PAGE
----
I may be a bit biased, but I think the most interesting challenges facing the new legislature all center around fiscal policy.  The JBC is where the action will be.  A recovering economy has the state bumping up against - and exceeding - its TABOR limits for the first time in many years.  Potential refund liability has implications for statutory commitments to fund infrastructure development, particularly roads and bridges (SB 09-228, mentioned above).  Tax expenditures are being proposed as one way around the situation.  Lots of intricate, moving parts and no shortage of special interests -- what the JBC does best!


Here's my latest blog post to my website about the new JBC.


Click Here for the JBC meeting schedule.  And remember that you can listen in to streaming audio from any of our public meetings.  You'll find instructions for doing that at the top of the JBC homepage.





In no particular order, and attempting to avoid duplication of issues identified above, here's a quick list of topics likely to fuel the hottest debates at the Capitol:

  • School Finance
  • Standardized Testing in Public Schools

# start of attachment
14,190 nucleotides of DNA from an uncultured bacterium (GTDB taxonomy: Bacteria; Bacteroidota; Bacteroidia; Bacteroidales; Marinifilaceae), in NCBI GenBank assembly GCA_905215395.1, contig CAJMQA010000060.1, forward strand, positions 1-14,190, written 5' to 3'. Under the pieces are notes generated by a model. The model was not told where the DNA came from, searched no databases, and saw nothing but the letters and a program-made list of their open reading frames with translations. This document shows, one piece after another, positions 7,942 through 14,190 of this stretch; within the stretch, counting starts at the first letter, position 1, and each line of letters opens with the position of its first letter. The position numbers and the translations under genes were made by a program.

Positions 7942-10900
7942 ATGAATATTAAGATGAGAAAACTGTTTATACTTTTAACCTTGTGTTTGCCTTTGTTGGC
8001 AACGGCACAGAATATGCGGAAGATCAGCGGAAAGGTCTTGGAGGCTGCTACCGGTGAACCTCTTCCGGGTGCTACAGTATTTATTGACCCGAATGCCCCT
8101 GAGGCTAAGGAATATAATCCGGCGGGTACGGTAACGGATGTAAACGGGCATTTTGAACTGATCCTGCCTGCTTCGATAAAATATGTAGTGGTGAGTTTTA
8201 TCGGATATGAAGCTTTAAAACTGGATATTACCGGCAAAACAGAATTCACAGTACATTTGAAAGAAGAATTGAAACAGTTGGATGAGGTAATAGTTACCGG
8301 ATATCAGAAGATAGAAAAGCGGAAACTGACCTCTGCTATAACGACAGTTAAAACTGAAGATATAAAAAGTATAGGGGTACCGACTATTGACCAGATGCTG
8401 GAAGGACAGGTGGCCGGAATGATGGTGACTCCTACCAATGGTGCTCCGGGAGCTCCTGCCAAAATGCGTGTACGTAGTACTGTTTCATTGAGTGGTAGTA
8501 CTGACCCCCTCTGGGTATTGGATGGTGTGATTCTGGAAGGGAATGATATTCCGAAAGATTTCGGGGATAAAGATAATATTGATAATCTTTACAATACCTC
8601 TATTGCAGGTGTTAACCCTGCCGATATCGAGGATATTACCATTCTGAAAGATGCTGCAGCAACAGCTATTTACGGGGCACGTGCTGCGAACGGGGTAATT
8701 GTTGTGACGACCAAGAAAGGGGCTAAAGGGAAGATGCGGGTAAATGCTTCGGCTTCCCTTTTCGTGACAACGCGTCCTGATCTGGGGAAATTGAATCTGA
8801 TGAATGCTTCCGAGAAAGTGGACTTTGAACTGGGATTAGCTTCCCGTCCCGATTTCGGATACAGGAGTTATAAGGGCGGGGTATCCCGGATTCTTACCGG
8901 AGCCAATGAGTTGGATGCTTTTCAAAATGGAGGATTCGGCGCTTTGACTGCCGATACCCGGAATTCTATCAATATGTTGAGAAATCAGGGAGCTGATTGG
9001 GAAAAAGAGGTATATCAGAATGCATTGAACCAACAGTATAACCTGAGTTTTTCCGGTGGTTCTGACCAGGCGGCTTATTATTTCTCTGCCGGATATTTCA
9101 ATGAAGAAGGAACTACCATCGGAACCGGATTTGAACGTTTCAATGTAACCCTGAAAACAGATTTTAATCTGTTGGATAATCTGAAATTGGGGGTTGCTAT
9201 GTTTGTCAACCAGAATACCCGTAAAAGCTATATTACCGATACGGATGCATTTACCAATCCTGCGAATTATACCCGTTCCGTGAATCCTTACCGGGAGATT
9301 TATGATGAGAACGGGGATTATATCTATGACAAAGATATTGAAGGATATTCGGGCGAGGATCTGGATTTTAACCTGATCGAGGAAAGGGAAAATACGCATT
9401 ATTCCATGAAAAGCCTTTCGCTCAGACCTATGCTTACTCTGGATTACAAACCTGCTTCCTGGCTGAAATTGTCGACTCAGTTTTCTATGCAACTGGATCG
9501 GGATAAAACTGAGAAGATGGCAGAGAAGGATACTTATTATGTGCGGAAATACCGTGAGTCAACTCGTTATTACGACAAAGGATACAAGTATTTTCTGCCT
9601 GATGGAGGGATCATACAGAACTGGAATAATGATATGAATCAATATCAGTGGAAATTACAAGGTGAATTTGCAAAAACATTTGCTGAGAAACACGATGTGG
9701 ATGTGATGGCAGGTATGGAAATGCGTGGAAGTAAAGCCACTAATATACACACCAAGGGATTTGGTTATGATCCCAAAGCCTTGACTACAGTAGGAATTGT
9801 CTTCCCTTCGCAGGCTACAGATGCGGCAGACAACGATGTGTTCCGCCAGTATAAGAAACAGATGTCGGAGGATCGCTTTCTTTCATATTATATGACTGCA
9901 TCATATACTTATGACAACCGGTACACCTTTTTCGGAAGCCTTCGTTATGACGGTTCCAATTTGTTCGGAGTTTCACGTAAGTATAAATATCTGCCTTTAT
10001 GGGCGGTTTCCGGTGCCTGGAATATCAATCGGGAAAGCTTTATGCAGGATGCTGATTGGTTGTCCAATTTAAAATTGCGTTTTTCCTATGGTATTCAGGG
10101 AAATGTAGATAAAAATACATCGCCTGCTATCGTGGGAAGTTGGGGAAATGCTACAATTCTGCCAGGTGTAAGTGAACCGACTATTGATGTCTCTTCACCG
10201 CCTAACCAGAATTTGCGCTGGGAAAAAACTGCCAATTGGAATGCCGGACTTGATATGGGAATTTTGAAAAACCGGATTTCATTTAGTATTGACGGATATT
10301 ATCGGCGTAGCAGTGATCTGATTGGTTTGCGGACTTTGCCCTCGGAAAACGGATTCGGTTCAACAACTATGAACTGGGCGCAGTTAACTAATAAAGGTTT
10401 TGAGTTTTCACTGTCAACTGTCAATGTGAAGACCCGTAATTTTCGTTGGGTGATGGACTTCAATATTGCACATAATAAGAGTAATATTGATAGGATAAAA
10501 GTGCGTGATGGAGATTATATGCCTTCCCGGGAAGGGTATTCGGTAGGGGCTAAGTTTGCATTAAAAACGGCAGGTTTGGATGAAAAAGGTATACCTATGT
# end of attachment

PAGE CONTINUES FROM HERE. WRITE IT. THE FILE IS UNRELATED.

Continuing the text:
• Construction Defects Litigation
  • Recommendations from the Fracking Commission
  • Continued Implementation of Health Care Reform
  • TABOR Refunds
  • Colorado's Water Plan
  • Felony Offense for Repeat DUI
  • Marijuana Edibles
  • Death with Dignity
  • Reopening the Debate on Gun Safety Laws

And the not-so-hot list: Some people tried to make new voter registration laws and mail ballot elections into controversial topics heading into November 2014, but will the fervor last now that we've seen the results?  Same for abortion restrictions - anyone in the mood for an "obnoxious, single-issue" focus?  Will the new Senate Republican majority govern by looking back at 2013 or will they drive in the center lane and keep their view toward the future?  Hot controversies versus smart politics, and so many options in between!





Have you got a great idea for positive social change?  When someone says "There oughtta be a law..." do you know just how to finish their sentence?  If so, this is your moment.


The 70th General Assembly was just elected and the new and returning members are busily preparing their plans for the upcoming legislative session.  If you have an idea for a law you'd like to propose, now is the time.  Please contact me to let me know if there is something I can do on your behalf or if there is a problem that needs fixing.  I may take up the cause, or I may know of another legislator that is working on the issue.  Regardless of whether you have the perfect policy solution or you merely want to call attention to a problem, we represent you and we're here to help.